Ottawa police chief wants to arm more officers with Tasers

Ottawa police chief Charles Bordeleau wants more front line police officers to carry stun guns, and has plans to equip 300 additional officers with the conducted energy weapons.
Police chief wants to give stun guns to another 300 members of his force. 5:04

Ottawa police Chief Charles Bordeleau wants more front-line police officers to carry stun guns, and has plans to equip 300 additional officers with the conducted energy weapons.

About the video

In the video above, taken from a camera on a police stun gun, Ottawa police officers face a man holding a 12-inch blade who has been threatening suicide. Police negotiated with the barricaded man for more than hour before SWAT officers storm into his apartment. Police fire the stun gun from about three metres away. The electrical probes hit him in the stomach and he screams in pain, dropping the knife.

Staff Sgt. Jeff Kilcollins of the Ottawa Police tactical unit calls the video a textbook example and how and when the weapons should be used.  Kilcollins acknowledges tactical police could have overpowered the man without the stun gun, but said doing so would have put lives at risk.

“If we go hands-on he could get cut in the struggle or my members could get cut in the struggle.  Short of two darts, this individual sustained no injuries.”

Right now 149 Ottawa police officers carry stun guns, and these are members of the police tactical unit or supervisors with more than 10 years experience on the job.

Bordeleau said he doesn’t believe additional screening is needed to carry a stun gun.

“We issue a baton.  We issue pepper spray, we issue a firearm which is deadly force so I’m confident with the right training with guidelines and policies in place that our officers will continue to use the right tool in the right circumstance,” said Bordeleau.

Rules loosen on who can carry stun gun

Ottawa Police have had stun guns since 2000 and have used them an average of 18 times a year.

But following the fatal shooting of a Toronto teenager, the Ontario Government loosened it’s rules on conducted energy weapons, allowing all police officers to use the stun guns.

That's opened the door for Bordeleau's plan to triple the number of officers who can carry the weapon.

Bordeleau said stun guns are the most effective and efficient tool police have - short of lethal force - to bring a violent person under control.

“Our officers have to make split second decisions to prevent injuries to individuals and to prevent injuries to themselves or to others in their surroundings.  I want them to have the right tools,” said Bordeleau.

Stun gun deaths 'extremely rare'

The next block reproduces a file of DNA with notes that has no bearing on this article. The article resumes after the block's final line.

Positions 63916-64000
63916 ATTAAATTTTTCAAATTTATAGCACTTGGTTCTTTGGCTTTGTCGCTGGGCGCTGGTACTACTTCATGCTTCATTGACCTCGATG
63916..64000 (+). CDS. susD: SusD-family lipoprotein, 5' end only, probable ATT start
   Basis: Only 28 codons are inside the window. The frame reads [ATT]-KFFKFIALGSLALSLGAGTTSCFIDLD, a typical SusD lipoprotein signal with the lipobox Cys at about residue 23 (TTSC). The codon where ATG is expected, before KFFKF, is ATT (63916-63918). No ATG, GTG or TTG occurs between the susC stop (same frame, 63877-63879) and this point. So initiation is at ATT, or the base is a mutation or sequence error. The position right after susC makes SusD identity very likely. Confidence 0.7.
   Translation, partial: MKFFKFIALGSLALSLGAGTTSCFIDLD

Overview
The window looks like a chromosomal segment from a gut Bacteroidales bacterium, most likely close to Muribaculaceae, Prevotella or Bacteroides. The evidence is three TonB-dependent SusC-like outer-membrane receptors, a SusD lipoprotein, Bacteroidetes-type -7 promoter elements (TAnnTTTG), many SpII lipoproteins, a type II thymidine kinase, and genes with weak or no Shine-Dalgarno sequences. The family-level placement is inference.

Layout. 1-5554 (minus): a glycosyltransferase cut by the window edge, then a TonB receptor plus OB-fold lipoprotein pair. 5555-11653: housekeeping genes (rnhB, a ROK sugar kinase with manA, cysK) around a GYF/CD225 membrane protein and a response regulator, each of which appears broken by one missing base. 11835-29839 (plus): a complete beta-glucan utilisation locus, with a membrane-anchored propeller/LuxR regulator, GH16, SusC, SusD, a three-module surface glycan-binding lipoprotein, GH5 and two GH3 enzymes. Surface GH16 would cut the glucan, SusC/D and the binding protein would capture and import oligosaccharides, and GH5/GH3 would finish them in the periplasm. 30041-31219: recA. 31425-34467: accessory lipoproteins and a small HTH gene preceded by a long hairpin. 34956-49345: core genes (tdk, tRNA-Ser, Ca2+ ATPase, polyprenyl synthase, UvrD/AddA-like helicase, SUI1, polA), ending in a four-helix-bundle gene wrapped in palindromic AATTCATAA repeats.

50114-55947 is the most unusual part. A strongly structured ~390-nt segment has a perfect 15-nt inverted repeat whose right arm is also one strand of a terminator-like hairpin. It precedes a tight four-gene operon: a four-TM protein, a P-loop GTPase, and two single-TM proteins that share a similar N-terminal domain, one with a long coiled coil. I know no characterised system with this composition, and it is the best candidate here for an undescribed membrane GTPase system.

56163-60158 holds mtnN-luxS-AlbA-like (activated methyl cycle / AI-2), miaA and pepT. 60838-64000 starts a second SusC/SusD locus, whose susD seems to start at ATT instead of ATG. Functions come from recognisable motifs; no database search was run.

The use of stun guns can potentially cause fatal respiratory and cardiac complications in some people, but those health effects are "extremely rare," according to a report last month from the Council of Canadian Academies.

The report said there are approximately 9,174 conducted energy weapons or stun guns in use in Canada and that since the late 1990s, at least 33 people have died following their use.

But the report said it needed better evidence to understand the relationship between Tasers and other conductive energy weapons and adverse health effects.

Ottawa Police is currently facing a $1.2 million lawsuit from a man alleging police brutality, after he was hit with a stun gun in the cell block.

Bordeleau said to his knowledge no individuals who have been hit with stun guns by members of his force have suffered serious injuries, but said officers have been hurt dealing with people who refuse to stand down.

A note about the above chart: In 2007 stun gun use was expanded beyond the tactical unit to experienced frontline police officers. 

Criminologist calls plan 'a setback'

Carleton University criminologist Darryl Davies worries a blanket approach to handing out the weapon will encourage officers to stun their suspects instead of talking them down.

“The more toys we give them, the less communication skills they have, the less effective they are at dealing with these situations through interpersonal skills.  This is a setback,” said Davies.

He argues only experienced officers with a proven record of sound judgment should have access to the tool.  Davies also thinks any officer found guilty of excessive use of force under the Police Services Act should not be allowed to carry a stun gun.

Davies said with more conductive energy weapons on the street it’s a given they will be used more often and the likelihood of abuse of force will increase.

Ottawa police use Tasers or conductive energy weapons about 18 times a year.

In nearly half the cases, the stun gun was used on a person with a mental illness. 

About 1 in 20 calls to Ottawa Police now involve some type of mental illness. Davies said those statistics show police should equip officers with more deescalation techniques that don’t require force, such as mediation and other dispute resolution strategies.

Bordeleau said he would consult with mental health groups and hospitals before he drafts his final proposal for expanded stun gun use.

Funds for weapons must come from existing budget

Beyond convincing the public that police need the stun guns, Bordeleau also needs to find a way to pay for the expensive tools.  Each conductive energy weapon costs approximately $2,000.

Mayor Jim Watson has already said that the city will not pay for additional stun guns, but Bordeleau plans to use the bulk of the his $500,000 police equipment budget to buy the weapons.

While that may not give him enough money to issue each front-line officer their own gun, he hopes to have enough to buy a pool of the weapons for constables to share.

The plan will be presented to the Ottawa Police Services Board in January.

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